The RAAC concrete ‘ticking time bomb’ that schools were warned about years ago

In 2017, a committee was asked to investigate the suitability of RAAC after a school roof collapsed

Alexander Butler
Saturday 02 September 2023 11:18 BST
A school roof built with RAAC collapsed in Kent, 2018
A school roof built with RAAC collapsed in Kent, 2018 (NO CREDIT)

Last year, construction experts warned RAAC was a “ticking time bomb” and estimated around “half” of the four million non residential buildings in the UK were affected by the material.

Now, more than 100 schools, nurseries and colleges in England have been told by the government to close classrooms and other buildings that contain aerated concrete that is prone to collapse.

So when was the material first used, when was it first flagged as a danger, and what was done about it?

When was the material first used?

Reinforced autoclaved aerated concrete (RAAC) was first used by municipal architects between the 1950s and 1990s for the construction of offices and schools, as well as other buildings, like hospitals, according to the Local Government Association.

As of 30 August 2023, there were 156 educational buildings built with RAAC, records show. Only 56 of these had “mitigations” in place, meaning engineers had deemed sites were not a risk due to areas being closed down or reinforced with other materials.

When was RAAC flagged as a danger?

The lightweight concrete, which is a “porous” material, has long been recognised as having “limited durability”, according to the LGA. The Government has been aware of public sector buildings constructed with the material since 1994.


The Standing Committee on Structural Safety was asked to investigate the suitability of the material after a school roof collapsed, although it is not clear which school this was.


Another roof collapsed at a Singlewell Primary School in Kent. It happened above the school staff room, also damaging toilets, ICT equipment and an administration area. The collapse prompted Kent Council to write to other local authorities warning them to check for RAAC in their schools.


A structural engineer investigating on behalf of SCOSS began to “frequently” encounter RAAC planks that weren’t fit for purpose and warned all those installed before 1980 should be replaced.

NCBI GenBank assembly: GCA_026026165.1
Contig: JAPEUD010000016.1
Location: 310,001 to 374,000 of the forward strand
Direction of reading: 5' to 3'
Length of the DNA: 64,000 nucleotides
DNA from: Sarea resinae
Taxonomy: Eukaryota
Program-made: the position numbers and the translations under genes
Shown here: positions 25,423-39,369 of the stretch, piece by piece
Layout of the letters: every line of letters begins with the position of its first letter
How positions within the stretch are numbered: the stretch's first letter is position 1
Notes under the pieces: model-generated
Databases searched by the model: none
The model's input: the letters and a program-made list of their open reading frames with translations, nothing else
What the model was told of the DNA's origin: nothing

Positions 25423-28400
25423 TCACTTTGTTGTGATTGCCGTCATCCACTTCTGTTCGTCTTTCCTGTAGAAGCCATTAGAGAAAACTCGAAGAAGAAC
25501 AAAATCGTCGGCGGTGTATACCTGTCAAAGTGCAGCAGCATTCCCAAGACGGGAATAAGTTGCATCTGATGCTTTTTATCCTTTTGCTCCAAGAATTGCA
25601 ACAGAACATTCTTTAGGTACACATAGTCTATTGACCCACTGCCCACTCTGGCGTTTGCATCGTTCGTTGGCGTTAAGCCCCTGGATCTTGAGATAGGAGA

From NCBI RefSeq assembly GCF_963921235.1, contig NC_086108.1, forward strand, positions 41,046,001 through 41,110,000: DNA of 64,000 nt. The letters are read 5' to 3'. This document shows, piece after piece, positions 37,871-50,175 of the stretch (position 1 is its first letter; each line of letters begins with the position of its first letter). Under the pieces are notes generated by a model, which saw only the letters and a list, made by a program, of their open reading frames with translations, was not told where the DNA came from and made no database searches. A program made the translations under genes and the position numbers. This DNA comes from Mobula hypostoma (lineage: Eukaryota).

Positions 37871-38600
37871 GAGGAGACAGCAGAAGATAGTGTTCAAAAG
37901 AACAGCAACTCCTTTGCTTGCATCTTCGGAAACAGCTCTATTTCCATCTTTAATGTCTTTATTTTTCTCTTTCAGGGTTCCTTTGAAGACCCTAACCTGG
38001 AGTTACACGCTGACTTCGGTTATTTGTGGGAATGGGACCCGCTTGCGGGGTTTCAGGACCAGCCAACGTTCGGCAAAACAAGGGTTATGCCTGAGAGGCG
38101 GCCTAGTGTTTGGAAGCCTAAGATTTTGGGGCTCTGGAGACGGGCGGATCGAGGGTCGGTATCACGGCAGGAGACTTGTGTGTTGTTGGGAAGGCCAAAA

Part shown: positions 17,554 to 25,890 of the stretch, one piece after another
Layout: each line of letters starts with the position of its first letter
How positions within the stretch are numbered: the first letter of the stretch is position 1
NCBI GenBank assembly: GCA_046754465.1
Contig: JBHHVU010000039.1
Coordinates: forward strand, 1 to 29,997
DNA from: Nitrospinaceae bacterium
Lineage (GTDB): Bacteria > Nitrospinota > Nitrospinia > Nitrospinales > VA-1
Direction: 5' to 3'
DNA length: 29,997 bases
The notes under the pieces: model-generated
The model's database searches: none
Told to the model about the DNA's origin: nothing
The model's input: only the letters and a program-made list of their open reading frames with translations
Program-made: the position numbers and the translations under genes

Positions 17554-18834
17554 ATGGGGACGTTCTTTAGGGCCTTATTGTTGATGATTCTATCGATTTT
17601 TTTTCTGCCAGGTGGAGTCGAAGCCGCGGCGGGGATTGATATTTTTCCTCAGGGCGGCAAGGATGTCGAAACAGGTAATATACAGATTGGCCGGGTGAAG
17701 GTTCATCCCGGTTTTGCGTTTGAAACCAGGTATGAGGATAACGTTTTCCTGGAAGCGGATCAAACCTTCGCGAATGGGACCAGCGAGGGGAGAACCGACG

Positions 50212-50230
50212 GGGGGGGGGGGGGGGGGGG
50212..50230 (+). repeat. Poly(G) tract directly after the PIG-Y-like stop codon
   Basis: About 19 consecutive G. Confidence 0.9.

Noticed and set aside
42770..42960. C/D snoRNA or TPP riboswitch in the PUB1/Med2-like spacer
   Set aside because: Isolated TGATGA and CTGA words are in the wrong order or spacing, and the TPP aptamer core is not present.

RAAC planks were becoming “more defective with time”, the report found. It said: “It appears that not all of these have been identified, so structural engineers and building professionals need to be aware of the situation and, when possible, check for RAAC on large flat roofs built around the 1960s-80s.”

What did the Government do?


The Government published guidance for schools about the need to have adequate contingencies in place for the eventuality that RAAC-affected buildings need to be vacated at short notice, according to the DfE.

But the information for schools applying for grants for construction improvement funding round said that “not all RAAC is dangerous”, according to some reports.


The Department for Education sent a questionnaire to all responsible bodies, asking them to provide information to help us understand the use of RAAC across the school estate.


Now, the Government is “less confident” that buildings constructed with RAAC should remain open without extra safety measures. New guidance advises schools and colleges to close any buildings known to contain RAAC.

The DfE has contacted 104 “settings” where RAAC is confirmed to be used in construction without mitigations in place, and has asked them to vacate these buildings.

‌Around 24 schools will have to fully close their doors and find alternative teaching spaces, it is understood. In total, more than 100 schools have been told to find emergency accommodation until classrooms are made safe.

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